Justia U.S. 1st Circuit Court of Appeals Opinion Summaries

Articles Posted in Labor & Employment Law
by
The First Circuit affirmed the judgment of the district court dismissing Plaintiff's lawsuit brought against Defendant, the local district attorney, after Plaintiff was terminated from his employment with a police department by the Town Manager in a town in Penobscot County, Maine, holding that dismissal was proper.Plaintiff's complaint against Defendant alleged that Defendant violated his due process rights by failing to provide him with meaningful notice and opportunity to dispute allegations about his misconduct that Defendant made and allegedly sent in a letter to the Department's police chief that led the Town to its decision. The district court dismissed on state law grounds. The First Circuit affirmed on different grounds, holding that Plaintiff failed to state a claim for a due process violation under either the United States or Maine Constitution. View "Roe v. Lynch" on Justia Law

by
The First Circuit resolved a portion of Appellant's appeal in this opinion addressing the district court's grant of summary judgment in favor of the Town of Brookline, Massachusetts, the Brookeline Board of Selectmen, the Town's counsel and Human Resources director, and select members of the board, holding that the summary judgment is affirmed in part, vacated in part and remanded for further proceedings.Plaintiff, black man, brought this suit alleging that during his employment as a firefighter, he had been discriminated against and retaliated against for reporting discriminatory conduct. The district court entered summary judgment in favor of Defendants. The First Circuit affirmed in part and vacated in part the summary judgment granted in favor of Defendants, holding that the district court erred in granting summary judgment as to Plaintiff's retaliation claims under 42 U.S.C. 1983 against the Town, the Board, and certain members of the Board, in their personal and official capacities. The Court then remanded the case for further proceedings. View "Alston v. Town of Brookline, Mass." on Justia Law

by
The First Circuit affirmed the judgment of the district court granting summary judgment to Defendant on Plaintiff's challenge to an arbitration award in favor of Defendant, holding that the district court did not err.After Plaintiff was summarily dismissed from his employment he challenged his dismissal by filing a complaint and submitting the grievance to arbitration pursuant to his union's collective bargaining agreement with the union. The arbitrator issued an arbitral award dismissing Plaintiff's complaint. The district court dismissed Plaintiff's petition for judicial review. The First Circuit affirmed, holding that the district court did not err in finding that the arbitrator's ruling was not in manifest disregard of the law. View "Torres-Burgos v. Crowley Liner Service, Inc." on Justia Law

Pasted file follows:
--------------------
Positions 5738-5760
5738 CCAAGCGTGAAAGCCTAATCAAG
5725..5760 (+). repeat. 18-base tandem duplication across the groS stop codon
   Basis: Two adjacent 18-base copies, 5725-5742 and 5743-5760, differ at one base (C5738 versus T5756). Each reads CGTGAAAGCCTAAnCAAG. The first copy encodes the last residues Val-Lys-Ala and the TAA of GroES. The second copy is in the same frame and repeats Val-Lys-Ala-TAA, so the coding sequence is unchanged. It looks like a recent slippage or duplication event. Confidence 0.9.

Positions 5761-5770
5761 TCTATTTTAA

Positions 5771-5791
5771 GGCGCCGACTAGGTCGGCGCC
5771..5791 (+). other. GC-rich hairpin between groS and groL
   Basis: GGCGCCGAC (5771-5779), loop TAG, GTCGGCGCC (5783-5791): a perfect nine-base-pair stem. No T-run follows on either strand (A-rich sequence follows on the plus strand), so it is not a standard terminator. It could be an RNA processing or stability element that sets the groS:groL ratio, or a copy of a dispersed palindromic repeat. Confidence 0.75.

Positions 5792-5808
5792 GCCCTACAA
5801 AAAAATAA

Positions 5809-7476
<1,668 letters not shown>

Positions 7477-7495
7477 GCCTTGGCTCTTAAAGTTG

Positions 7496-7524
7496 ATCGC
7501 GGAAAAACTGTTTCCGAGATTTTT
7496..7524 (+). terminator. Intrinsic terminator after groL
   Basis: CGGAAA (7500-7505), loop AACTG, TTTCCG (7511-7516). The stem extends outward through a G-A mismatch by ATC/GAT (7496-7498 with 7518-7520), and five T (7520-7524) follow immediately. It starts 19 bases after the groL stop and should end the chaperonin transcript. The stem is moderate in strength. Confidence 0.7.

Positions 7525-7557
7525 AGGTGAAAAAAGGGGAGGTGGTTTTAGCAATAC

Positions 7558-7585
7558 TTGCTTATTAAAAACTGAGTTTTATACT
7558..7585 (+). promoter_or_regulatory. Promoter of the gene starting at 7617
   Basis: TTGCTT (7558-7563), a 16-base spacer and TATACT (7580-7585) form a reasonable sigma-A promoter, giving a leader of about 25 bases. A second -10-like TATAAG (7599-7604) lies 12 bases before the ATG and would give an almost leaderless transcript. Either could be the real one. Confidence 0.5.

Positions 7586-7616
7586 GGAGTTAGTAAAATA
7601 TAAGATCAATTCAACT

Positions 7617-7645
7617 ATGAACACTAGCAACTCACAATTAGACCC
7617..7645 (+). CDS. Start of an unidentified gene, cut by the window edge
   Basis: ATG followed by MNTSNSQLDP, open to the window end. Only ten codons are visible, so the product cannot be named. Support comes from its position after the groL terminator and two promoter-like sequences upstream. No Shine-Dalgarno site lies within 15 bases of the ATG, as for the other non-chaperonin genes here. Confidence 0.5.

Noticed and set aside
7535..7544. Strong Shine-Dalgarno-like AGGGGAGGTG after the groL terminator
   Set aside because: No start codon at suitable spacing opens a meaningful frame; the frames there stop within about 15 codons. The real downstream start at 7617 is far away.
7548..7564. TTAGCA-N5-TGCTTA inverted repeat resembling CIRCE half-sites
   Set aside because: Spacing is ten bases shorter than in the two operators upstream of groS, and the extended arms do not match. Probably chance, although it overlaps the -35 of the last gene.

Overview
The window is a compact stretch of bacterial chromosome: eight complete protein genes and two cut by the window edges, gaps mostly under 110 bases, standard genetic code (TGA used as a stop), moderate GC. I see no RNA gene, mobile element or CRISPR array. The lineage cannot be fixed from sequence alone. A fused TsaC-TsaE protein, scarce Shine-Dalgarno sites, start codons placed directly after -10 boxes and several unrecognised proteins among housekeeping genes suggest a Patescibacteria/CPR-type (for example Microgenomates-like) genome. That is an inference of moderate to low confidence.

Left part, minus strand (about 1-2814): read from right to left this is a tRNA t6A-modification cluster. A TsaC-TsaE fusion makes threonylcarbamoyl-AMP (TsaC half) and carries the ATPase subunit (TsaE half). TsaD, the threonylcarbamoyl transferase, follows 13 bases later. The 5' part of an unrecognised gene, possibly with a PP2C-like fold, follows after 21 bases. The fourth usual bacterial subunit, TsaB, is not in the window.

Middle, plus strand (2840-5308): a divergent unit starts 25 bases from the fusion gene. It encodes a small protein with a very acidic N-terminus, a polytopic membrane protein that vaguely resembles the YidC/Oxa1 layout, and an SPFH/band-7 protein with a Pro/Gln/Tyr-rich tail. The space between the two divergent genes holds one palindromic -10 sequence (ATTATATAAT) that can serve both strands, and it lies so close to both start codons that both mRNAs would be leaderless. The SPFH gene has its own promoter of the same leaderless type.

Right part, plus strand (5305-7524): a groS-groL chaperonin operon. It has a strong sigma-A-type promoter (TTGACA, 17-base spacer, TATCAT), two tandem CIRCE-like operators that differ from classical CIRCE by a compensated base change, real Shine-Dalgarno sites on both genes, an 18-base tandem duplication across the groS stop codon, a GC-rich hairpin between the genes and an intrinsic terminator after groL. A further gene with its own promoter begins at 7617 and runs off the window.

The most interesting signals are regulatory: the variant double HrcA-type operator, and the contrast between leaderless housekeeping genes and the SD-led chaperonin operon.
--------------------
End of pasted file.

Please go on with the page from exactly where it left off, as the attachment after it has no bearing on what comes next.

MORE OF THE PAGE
by
The First Circuit affirmed the district court's grant of summary judgment in favor of Defendants - the City of Framingham and Chief of the Framingham Police Department - in this Garcetti speech-retaliation and Massachusetts Whistleblower Act action brought by Plaintiff, an FPD detective, holding that the district court did not err.Plaintiff brought this lawsuit challenging allegedly retaliatory employment actions, including a five-day suspension and his being put on paid administrative leave during an investigation. The district court granted summary judgment for Defendants, concluding that Defendants met their burden to show that the adverse employment decisions would have occurred despite Plaintiff's protected speech. The First Circuit affirmed, holding that Defendants met their burden to prove an independent non-retaliatory basis for Plaintiff's discipline. View "Gutwill v. City of Framingham" on Justia Law

by
In this appeal arising from a contract action, the First Circuit affirmed the judgment of the district court denying Appellants' post-trial request for a declaratory judgment, holding that the district court did not abuse its discretion.Appellants, Covidien LP and Covidien Holding Inc. (collectively Covidien), brought this action against Brady Esche, a former employee, who assigned medical device patent rights to a company he subsequently founded, seeking declaratory judgment to the effect that Esch assign his rights, title, and interest in the patent applications to Covidien. Covidien also alleged that Esch breached his obligations under employment and/or separation agreements he signed. The jury found that Esch breached confidential information and awarded Covidien damages. Covidien subsequently moved for a declaratory judgment asking that Esch be required to assign to Covidien the inventions he subsequently made. The district court denied the request. The First Circuit affirmed, holding that the district court did not abuse its discretion in denying Appellants' post-trial declaratory judgment request. View "Covidien LP v. Esch" on Justia Law